you to do so. gentlemen, thank you so much for being here. >> thank you. [applause] [inaudible conversations] >> you're watching book tv on c-span2, television for serious readers and here is a look at what's on prime time tonight. we kick off the evening at 7:00 eastern with eric, liberty and justice from recent book, if you can keep it, the forgotten promise of american liberty. at 8:15 on the one-year anniversary of same-sex marriage
in all 50 states, coming up at 9:15 melissa, influence of women and the tea party. historian pamela provides a history of guns in america. we finish up our prime time programming at 11:00 with the former state department official kayle whose book the mirror test takes a look at the war. it all happens tonight on c-span2 book tv. >> george gibson is the publishing director of blooms berry. >> worldwide publishers, the u.s. division of it, founded in 1998, the company was funded in 1986, after first harry potter
novel they opened in the united states. >> what kind of books do you publish? >> about 110 books a year. largely nonfiction, we do 20% is fiction but a lot of history and politics and current events and food-related books, populist science, those are the four areas and memoir as well. >> well, we want to catch up with you at the publishing convention to talk about some of the books that are coming out this fall and you have one coming out on lyndon johnson. >> a woman named joan melon. lbj accomplished a lot as a president but had a very dark side and the story told from a lens and only interacted with lyndon johnson on a couple of occasions.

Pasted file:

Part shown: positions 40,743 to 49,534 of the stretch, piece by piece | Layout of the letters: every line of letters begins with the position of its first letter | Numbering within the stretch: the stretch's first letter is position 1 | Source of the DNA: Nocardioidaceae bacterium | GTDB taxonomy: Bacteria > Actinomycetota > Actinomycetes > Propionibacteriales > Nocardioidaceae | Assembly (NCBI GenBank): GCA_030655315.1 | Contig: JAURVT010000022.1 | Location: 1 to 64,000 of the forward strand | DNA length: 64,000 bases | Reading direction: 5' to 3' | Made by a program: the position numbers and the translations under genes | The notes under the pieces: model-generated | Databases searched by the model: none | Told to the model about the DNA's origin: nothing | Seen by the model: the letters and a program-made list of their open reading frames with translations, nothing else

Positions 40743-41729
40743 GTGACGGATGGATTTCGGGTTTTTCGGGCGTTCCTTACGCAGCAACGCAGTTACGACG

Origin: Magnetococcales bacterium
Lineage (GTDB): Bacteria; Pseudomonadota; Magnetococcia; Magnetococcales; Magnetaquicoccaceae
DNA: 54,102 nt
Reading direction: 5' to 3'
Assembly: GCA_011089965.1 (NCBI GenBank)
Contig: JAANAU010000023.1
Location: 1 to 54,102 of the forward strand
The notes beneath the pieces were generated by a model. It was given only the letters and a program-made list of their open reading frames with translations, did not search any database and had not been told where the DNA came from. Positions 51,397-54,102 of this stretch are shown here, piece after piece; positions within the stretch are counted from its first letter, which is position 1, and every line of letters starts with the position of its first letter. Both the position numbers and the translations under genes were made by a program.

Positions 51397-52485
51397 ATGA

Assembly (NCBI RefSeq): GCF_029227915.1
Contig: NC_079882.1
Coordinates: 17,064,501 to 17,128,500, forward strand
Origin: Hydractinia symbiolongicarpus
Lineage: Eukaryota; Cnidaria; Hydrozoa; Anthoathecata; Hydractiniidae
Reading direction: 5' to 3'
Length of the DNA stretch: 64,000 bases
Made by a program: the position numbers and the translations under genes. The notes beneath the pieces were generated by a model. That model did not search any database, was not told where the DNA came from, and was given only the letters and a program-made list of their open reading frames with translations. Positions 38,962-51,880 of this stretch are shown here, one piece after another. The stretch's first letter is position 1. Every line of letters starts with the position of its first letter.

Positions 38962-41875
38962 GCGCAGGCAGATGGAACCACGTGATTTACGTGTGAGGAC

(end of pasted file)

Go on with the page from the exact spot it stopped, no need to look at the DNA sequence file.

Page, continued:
amazing guy and the best way to describe is he in 1951 he walked into a small golf course owner in austin, texas and shot the man dead. he was arrested two hours later and he said to the arresting officers that the texas rangers, i work for lyndon, i have to get back to washington. within an hour lyndon johnson's personal lawyer john was defending him and exonerated and then got security clearance working for dh byrd which was a weapon's contractor in texas and had security clearance and they couldn't. and so there's a hidden story here behind the scene story of lbj through all great accomplishments had a dark story
we'll. >> where did ms. melon get this information? >> the day after kennedy was assassinated, that next day life magazine was set to release an article investigating lbj's dealings in texas and bobby baker, aid in washington. that article never saw the light of day. indeed, the senate intelligence committee was doing an investigation of lbj that too was stopped immediately. lbj was one of the luckiest man alive because of jfk's assassination. le had nothing to do with it. but he did benefit from it by becoming president and avoiding investigations, and that's what the book had as well. >> what's the term mean? >> deal with the devil.
the young man were dealing with the devil and making a bargain with the devil. they got something for it but they paid a steep price as well. >> a new book out on the american revolution, what are we going to learn? >> paul is the former head of the art department, historian and history of revolution through the lens of the five great painters of the area, gil gilbert stewart and fascinating group of men to begin with but you see revolution through completely different eyes when you study the paintings that they did which were so iconic at the time. they were very influential in guiding america's feelings towards britain or against britain. many paintings that arouse positive sentiments for england at the time and many that supported the colonist cause.